Regular exercise keeps your joints flexible. Therefore, people with osteoarthritis need to integrate sports and exercise into their daily lives. Swimming is a good example of this. It trains the joints without overloading them. For the same reason, it is recommended to walk and cycle on the plains.
Exercise can not only prevent but also slow down arthritis and reduce symptoms.
Sports that are sudden, with significant joint strain, extreme movement, or a high risk of injury are less suitable for osteoarthritis. These include tennis, ice skating, football, handball, karate and boxing.
Bandages, elastic bandages, soft soles and crutches make the joints easier to function. Orthoses help in the same way. These are special support devices for the joints. They prevent painful movements. However, the orthoses are not very flexible and only need to be worn for a short time to prevent joint stiffness.
If the person is overweight, try to lose weight. This puts less strain on the joints. Regular exercise and a healthy diet will help you lose weight.
Medicines for the treatment of pain and inflammation
Painful joints in osteoarthritis can be rubbed with painkillers, creams or gels at the pharmacy.
Local anesthetics are used to relieve pain: they are injected into or around the joint.
Osteoarthritis (or arthrosis) is usually a non-inflammatory process. However, the inflammatory process is often associated with the tissue affected by osteoarthritis. Then they talk about osteoarthritis or activation of arthritis.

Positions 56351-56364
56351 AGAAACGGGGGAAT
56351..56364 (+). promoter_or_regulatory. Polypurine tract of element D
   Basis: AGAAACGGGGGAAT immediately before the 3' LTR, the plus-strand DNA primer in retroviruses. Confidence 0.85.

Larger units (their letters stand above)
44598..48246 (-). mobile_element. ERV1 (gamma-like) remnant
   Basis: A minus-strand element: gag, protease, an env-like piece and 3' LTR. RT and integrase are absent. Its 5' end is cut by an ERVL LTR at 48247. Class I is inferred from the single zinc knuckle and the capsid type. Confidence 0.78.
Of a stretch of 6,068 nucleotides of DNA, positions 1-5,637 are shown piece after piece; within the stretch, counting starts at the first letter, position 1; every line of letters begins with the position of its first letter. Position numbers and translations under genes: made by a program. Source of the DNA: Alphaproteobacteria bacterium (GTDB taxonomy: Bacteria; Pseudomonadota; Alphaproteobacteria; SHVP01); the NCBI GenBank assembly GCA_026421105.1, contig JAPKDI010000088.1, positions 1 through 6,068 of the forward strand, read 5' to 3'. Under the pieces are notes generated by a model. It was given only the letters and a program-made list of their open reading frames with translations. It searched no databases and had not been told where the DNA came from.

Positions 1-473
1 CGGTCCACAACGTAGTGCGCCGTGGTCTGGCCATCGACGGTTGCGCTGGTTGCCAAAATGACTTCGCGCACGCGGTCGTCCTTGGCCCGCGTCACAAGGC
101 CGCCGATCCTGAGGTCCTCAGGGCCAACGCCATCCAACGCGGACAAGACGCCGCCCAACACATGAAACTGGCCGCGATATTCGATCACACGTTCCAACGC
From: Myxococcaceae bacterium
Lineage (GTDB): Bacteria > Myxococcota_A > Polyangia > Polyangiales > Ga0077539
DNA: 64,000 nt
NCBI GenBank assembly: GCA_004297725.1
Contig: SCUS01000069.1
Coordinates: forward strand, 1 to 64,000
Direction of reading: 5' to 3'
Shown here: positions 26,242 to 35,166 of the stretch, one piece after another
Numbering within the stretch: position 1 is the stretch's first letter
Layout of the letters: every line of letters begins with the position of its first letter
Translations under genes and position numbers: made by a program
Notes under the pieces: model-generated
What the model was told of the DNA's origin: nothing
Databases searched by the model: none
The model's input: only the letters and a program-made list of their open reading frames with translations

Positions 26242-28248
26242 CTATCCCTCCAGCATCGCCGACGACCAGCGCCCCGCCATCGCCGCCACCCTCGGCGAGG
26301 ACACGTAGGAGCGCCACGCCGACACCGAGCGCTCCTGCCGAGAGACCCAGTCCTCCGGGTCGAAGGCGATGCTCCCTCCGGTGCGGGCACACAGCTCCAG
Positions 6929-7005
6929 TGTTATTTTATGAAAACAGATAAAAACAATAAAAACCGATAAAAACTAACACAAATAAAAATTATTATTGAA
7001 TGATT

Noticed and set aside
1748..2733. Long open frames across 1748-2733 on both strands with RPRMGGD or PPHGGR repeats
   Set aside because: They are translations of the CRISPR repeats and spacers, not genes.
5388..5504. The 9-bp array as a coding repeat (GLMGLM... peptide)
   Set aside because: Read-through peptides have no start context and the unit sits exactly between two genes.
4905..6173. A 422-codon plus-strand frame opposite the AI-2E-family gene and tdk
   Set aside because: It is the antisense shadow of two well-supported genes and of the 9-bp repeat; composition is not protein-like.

For treatment, your doctor will often prescribe non-steroidal anti-inflammatory drugs (NSAIDs). Glucocorticoids are also sometimes injected into the joint against inflammation.
Some patients receive hyaluronic acid or chondroitin sulfate in the joint due to osteoarthritis. These are glycosaminoglycans and natural components of synovial fluid. Hyaluronic acid is injected directly into the affected joint to restore its motility.
Surgery can improve the problems of patients with osteoarthritis and stabilize the joints. It also relieves pain and prevents inflammation. In some cases, damaged cartilage is replaced during surgery. Patients with osteoarthritis are better able to move after surgery.
Joint washing and treatment
In osteoarthritis, the affected joint is sometimes washed with saline. This is most often done with the knee joint, for example.
Rinsing the bursa removes damaged cartilage and tissue fibers as well as other particles floating in the synovial fluid. In addition, the procedure should alleviate the inflammation in the joint.
Reorganization involves the complex management of the joint capsule. The rough surfaces of the cartilage in the joint are removed using instruments. It also removes areas or tissues that may impede joint mobility. The acute pain resolves, at least temporarily, as a result of the treatment.